Part of what I like about FALLING IN LOVE WITH HOMINIDS is that it’s so very diverse. I don’t think there’s a single white protagonist (which is fine with me, not that Nalo Hopkinson needs my permission; there’s more than enough white protagonists to go around), and several of the protagonists are casually queer. There’s even a casual BDSM relationship in Emily Breakfast (well, the mention of it is casual, the relationship itself is quite serious and long-term). It’s really nice and it’s really beautiful and it’s really, really human.


Hmm, specific stories. The aforementioned Emily Breakfast is fabulous, about cats and chickens and the talents of both. Shift is a take on The Tempest that is just absolutely wonderful, particularly I think for POC (though, again, I’m white, I wouldn’t necessarily know, do NOT take my word for it). Ours Is The Prettiest is a Borderlands story, though you don’t need any Borderlands knowledge, that meditates on humanity, liminal spaces, and liminal people/species. Soul Case is short and heartbreaking, about what you have to trade for safety. Left Foot, Right is a take on Cinderella that prioritizes the sisters and their relationship. Men Sell Not Such In Any Town, which made me pick up Hopkinson’s novel Sister Mine. And Blushing, which you should read if you’re my girlfriend, is a fabulous take on Bluebeard that you just… just read it. I can’t say why it’s so amazing unless you read it.

Having named half the stories in the book, I think I’d better stop before I go on about all of them, but the entire book is wonderful. Definitely give it a shot. A+

In her chronicle about her time at Contact2016, Elizabeth of the Early Grey Services discusses The Sexy Lamps & the Bechdel Test panel.

Sexy Lamps & the Bechdel Test panel offered some interesting
opinions, with panel members stressing that works passing these tests
weren’t necessarily good. The tests simply offer a benchmark, or
place to start. For example, Maria Lewis pointed out that the movie
RIM doesn’t
pass the Bechdel-Wallis test but that Mako Mori is still a badass
character with her own independence. Kate Cuthbert added that female
characters could talk about shoes and still pass the Bechdel-Wallis
test, but that wouldn’t necessarily make them fully realised
characters. It was also suggested that the Bechdel-Wallis test in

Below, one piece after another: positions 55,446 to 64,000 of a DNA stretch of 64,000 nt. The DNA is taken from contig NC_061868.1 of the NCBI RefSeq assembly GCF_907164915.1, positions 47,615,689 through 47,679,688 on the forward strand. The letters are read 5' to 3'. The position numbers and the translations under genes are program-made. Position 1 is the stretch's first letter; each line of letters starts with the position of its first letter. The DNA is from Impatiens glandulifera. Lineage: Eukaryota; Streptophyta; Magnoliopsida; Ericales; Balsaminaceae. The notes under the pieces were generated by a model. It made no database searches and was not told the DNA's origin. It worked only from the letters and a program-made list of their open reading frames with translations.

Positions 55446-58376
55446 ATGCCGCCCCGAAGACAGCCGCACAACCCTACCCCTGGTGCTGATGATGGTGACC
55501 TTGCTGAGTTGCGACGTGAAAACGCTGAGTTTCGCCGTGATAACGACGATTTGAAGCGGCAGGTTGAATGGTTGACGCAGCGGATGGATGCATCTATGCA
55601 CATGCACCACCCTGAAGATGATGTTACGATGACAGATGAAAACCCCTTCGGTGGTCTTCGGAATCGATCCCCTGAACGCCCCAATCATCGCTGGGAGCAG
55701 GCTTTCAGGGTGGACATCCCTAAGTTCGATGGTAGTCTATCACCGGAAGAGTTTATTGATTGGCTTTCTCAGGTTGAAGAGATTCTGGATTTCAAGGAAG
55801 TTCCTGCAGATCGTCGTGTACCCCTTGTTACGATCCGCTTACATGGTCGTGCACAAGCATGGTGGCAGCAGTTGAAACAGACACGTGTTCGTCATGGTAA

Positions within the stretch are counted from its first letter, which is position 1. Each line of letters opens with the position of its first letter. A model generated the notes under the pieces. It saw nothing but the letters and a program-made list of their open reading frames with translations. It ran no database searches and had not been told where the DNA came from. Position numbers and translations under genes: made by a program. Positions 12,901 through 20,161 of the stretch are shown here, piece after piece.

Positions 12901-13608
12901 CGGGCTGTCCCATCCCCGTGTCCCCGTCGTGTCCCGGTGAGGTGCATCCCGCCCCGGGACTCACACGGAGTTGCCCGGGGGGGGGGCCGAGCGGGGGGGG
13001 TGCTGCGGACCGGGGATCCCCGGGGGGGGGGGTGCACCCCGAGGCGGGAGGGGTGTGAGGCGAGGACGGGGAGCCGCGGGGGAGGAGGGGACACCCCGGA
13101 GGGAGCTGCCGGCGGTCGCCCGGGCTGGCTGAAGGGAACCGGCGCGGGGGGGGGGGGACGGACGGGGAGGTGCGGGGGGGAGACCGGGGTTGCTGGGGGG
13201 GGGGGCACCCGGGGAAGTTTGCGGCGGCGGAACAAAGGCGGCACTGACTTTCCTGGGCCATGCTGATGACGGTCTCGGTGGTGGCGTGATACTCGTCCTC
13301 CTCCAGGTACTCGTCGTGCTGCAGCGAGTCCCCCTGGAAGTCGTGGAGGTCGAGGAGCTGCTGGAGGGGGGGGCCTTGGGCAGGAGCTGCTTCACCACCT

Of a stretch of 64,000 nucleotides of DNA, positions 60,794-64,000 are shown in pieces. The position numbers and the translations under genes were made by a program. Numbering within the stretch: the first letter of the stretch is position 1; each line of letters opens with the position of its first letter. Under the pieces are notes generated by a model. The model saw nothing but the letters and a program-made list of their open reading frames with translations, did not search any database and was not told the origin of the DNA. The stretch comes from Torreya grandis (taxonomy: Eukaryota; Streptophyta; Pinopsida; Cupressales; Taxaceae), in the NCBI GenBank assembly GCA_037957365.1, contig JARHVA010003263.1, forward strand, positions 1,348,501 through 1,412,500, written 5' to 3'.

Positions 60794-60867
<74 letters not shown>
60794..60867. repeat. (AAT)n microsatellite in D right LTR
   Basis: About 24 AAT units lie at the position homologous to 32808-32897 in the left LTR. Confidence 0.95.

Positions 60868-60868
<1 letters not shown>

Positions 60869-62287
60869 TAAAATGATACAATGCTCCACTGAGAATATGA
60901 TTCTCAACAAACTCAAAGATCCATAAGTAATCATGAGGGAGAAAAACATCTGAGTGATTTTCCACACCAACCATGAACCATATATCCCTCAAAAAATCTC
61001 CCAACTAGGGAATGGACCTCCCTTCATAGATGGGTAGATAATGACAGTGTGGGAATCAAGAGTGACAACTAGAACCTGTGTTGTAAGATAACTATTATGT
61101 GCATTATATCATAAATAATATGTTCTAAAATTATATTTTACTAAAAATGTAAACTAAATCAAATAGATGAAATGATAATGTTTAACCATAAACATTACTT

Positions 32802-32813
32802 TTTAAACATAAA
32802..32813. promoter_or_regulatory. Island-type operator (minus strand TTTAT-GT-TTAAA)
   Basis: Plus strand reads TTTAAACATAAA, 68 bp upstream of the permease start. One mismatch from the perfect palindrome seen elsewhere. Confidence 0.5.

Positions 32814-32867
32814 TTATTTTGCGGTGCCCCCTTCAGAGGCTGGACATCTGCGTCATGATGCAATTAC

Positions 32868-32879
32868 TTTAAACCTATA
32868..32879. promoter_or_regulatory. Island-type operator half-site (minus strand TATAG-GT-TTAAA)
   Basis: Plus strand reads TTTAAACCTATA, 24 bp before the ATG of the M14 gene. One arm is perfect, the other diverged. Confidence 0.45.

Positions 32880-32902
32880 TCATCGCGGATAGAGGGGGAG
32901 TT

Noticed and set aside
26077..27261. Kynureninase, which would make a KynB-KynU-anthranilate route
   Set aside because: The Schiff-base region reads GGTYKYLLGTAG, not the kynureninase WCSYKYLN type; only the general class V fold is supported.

particular was easier to pass in literature than on film because
there’s generally more space in which to work.


Maria Lewis, Kate Cuthbert, Karen Simpson-Nikakis and Marlee Jane Ward discuss the Bechdel Test. (Source: Early Grey Services)

Rule is the racial corollary to the Bechdel-Wallis test and was the
topic of one of the panels I sat on with Devin Jeyathurai, Katryna
Starks, Christine Sun and Lois Spangler. Devin discussed what it was
like for him not to see himself represented in any of the literature
he read growing up, while Katryna touched on research that showed the
negative effects this lack of representation can have. Christine
brought up the Minority Highlander Syndrome: the tendency for
creators to think there can be only one in relation to diverse
characters. And I got a chance to fangirl over some positive
representations, citing SORCERER

Nalo Hopkinson, THE
Sunil Patel and the SAGA
novel series by Brian K. Vaughan and Fiona Staples.

William Doyle-Marshall at DE HATCHETMAN SPEAKS spotlights Nalo Hopkinson in his article “Our Authors Tell Remarkable Cultural Tales.”

February is known as “Black History Month” or “African-Canadian History Month”. I have frequently argued something is wrong with this designation. People of African Heritage make history daily in every field imaginable. This blog emphasizes their involvement in the literary field. A perfect example to be aptly noted. Three of our writers have presented us with material that captures our language and social involvement in this world.  

World Fantasy Award Winner Nalo Hopkinson’s “Falling in love with Hominids” captures some Caribbean folklore and other cultural experiences in her science fiction genre. If your roots are implanted in Caribbean soil, you are likely to encounter familiar characters and sayings. In her story “Left Foot, Right” you come face to face with douens. These are characters we never really understood except that adults told us you should not go out at night in the dark yards otherwise you would encounter these creatures who are likely to take you away into the woods. And guess what would happen next? You would never be seen again.

For more information on FALLING IN LOVE WITH HOMINIDS, visit the Tachyon page.

Cover art by Chuma Hill

Design by Elizabeth Story